Why would I need 2 rails for a PSU?

What can 2 rails do on a PSU that 1 rail can't do, and vice versa?
22 answers Last reply
More about rails
  1. Both can do exactly what is needed to be done. There is no advantage to 1 or multiple rail designs. In fact nearly all PSU use just 1 source for 12v, just split into separate rails.

    Link for good information:
  2. so ... I won't need it for somthing like SLI/CF?
  3. You will need a PSU that can power your system, plus 2 video card. The number of rails won't matter, as long as you have enough amp on the 12v source.
  4. So if I have 4 rails with each, say, 15A, then I can get the same as 1 rail with 60A?
  5. Single 60A rail is preferable
  6. >_> why?
  7. I am basically considering out of 2 PSU's. one with a single 12v rail at 52A and one with three 12v rails with 19A. Which one is better, if any, and why?
  8. 1) what are the PSUs...we can tell u based on Manufacturer

    2) the whole Single rail vs. multiple rail is all basically a gimmick. Some say that multiple rail gives overvoltage protection....single rail gives more power. Its all fake because most PSU that are "multiple rails" come from a single rail anyways..they just artificially split it.
    Exceptions of this are the Thermaltake 1000/1200 and Corsair HX 1000 (as examples). When u open them, they literally look like 2 separate PSUs, and provide 2 separate rails.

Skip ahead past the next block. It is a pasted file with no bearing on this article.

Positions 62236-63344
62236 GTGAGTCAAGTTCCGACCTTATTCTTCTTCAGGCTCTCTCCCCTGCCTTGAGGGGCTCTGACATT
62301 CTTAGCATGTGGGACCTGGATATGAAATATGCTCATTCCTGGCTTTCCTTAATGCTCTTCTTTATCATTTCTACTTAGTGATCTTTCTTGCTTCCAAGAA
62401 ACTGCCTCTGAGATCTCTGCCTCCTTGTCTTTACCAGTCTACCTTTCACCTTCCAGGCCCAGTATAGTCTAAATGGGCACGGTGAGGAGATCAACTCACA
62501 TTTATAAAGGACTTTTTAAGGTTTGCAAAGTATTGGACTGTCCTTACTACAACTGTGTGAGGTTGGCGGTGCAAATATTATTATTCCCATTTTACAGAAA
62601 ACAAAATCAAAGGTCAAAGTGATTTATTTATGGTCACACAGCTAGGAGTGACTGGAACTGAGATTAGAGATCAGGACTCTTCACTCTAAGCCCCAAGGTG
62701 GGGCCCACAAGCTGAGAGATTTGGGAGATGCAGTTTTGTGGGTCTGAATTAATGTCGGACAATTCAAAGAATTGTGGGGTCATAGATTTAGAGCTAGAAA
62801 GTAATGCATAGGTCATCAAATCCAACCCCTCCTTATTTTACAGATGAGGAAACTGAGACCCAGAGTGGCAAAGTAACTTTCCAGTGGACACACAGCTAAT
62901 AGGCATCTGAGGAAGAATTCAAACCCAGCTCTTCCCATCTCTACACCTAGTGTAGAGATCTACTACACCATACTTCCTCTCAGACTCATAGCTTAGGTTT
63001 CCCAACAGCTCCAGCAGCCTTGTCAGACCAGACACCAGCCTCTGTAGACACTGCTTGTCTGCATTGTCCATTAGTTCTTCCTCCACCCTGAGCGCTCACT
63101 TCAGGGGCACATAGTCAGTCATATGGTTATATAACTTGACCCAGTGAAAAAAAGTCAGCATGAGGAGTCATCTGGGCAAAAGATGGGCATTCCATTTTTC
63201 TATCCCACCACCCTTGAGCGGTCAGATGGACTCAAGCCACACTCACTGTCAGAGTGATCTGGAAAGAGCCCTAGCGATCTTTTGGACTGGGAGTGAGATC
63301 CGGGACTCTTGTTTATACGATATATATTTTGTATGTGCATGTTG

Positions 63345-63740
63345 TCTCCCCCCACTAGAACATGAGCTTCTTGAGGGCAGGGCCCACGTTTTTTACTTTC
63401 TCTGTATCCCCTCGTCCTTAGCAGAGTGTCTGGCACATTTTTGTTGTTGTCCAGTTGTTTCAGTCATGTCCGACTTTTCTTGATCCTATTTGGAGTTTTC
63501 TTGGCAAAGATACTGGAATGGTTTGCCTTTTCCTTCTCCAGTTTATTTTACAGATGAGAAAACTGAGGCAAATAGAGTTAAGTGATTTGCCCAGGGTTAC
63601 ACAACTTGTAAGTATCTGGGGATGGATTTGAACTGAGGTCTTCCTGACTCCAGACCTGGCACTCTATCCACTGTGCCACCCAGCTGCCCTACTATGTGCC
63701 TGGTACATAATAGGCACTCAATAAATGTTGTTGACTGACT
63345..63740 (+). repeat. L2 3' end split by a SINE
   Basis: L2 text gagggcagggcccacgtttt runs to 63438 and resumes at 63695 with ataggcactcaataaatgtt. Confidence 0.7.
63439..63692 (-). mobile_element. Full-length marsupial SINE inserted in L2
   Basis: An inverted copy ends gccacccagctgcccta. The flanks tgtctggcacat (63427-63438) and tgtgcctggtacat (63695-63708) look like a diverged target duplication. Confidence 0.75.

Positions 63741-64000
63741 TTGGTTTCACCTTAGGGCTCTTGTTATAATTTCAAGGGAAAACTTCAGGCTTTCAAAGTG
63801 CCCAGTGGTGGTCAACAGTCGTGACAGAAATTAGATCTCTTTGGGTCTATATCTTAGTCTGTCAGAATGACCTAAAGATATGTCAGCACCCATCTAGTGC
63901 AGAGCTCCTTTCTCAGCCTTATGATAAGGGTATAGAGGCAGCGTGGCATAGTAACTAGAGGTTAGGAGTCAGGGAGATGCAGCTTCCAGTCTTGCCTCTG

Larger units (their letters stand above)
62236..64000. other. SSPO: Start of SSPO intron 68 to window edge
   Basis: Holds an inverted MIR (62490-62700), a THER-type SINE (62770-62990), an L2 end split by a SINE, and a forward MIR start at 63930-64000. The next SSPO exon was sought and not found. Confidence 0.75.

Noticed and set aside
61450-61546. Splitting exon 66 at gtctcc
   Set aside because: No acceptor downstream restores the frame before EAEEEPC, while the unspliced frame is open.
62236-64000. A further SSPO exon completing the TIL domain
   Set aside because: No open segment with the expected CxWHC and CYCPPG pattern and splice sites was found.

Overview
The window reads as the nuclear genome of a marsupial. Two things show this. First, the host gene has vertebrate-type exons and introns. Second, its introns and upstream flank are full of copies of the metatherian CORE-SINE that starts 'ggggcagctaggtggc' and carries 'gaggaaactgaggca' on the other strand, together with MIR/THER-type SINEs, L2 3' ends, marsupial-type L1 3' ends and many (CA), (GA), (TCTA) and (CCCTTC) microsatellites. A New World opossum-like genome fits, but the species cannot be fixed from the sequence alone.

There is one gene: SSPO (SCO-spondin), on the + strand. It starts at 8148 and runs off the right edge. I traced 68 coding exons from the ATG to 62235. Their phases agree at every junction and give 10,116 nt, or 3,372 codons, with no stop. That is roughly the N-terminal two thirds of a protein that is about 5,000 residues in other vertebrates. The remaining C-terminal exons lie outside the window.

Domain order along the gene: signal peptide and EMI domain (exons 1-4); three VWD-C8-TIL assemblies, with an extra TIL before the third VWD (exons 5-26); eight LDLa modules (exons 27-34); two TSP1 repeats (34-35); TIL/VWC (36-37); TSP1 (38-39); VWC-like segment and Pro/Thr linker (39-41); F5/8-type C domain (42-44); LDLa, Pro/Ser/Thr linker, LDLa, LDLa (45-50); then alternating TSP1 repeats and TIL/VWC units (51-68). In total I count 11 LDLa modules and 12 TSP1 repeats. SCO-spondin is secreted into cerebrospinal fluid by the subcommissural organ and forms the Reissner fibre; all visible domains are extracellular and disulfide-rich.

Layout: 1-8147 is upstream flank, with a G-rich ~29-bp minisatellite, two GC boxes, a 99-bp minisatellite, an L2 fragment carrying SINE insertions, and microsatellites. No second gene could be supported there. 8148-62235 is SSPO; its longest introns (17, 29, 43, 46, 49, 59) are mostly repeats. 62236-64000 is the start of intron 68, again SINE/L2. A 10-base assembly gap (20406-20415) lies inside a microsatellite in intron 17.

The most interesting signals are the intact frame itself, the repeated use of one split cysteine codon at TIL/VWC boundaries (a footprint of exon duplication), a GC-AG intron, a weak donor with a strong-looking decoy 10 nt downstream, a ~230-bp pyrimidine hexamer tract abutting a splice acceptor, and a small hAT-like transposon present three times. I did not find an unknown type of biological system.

So...just link the psus and well show u
  9. Coolermaster Real Power Pro 650WATT

    Corsair TX650W

    I am not expecting to get 3 completely different 12v rails with the coolermaster. I know that it is split at the end.

    Personally I prefer the Coolermaster one, and that's the one I'm gonna go with. Unless you can convince me with a good reason not to.
  10. Sure

    Ill convince u
    CM has an iffy rep when it comes to PSUs...they dont use the best parts

    The Corsair on the other hand is an amazing, Seasonic OEM PSU. They always use top notch parts, Nippon, Rubycon...u name it. Plus they are high rated Caps at 105C which is awesome. Great buy imo and more superior to the CM.
    Plus the PCIE on the Corsair are 6+2 so u can use them as 8 pin for newer GPUs and one that are coming out where as the CM has only 6 pin so u will need an adapter
    Lastly, i just love Corsair support...theyre amazing (not that ull need it with that PSU)
  11. ^oh jesus i didnt even see that CM only has 6 pin PCIE. damn ... good thing u told me! and the rest of the stuff u said is even more convincing! damn ... thanks man. I really appreciate the help. Looks like ill go with corsair, single rail!
  12. Yea i read WAY too much about PSUs, and Corsair has amazing rep in all respects but especially in the PSU department. (as well as RAM :P)

    But Corsair does use the best of the best.....and thats a fact
    CM changes depending on Model...and i just dont remember which are the good ones
  13. Silverion, I've done a ton of reading on PSUs lately, and from what I gather, Silverstone, Corsair, and PC Power & Cooling are top dogs when it comes to quality parts: your thoughts?